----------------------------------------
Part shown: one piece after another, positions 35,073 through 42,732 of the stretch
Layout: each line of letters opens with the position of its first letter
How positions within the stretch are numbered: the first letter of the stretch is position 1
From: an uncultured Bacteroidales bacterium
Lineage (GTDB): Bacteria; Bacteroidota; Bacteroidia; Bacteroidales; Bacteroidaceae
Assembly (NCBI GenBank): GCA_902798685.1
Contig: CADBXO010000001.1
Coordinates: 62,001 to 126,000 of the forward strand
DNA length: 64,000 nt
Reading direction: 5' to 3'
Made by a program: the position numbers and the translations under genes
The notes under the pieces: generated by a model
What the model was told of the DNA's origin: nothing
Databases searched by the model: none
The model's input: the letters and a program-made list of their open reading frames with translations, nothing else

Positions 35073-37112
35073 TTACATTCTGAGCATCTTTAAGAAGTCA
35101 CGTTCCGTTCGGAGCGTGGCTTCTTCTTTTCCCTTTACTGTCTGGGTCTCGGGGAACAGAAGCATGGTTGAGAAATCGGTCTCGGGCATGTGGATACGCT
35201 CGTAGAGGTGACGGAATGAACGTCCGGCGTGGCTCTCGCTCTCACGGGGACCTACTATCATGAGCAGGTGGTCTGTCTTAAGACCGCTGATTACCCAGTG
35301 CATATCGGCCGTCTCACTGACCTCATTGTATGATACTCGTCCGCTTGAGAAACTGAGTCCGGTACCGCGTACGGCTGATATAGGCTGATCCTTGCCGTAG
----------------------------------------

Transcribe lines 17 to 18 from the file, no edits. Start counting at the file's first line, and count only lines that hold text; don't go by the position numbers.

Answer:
35073 TTACATTCTGAGCATCTTTAAGAAGTCA
35101 CGTTCCGTTCGGAGCGTGGCTTCTTCTTTTCCCTTTACTGTCTGGGTCTCGGGGAACAGAAGCATGGTTGAGAAATCGGTCTCGGGCATGTGGATACGCT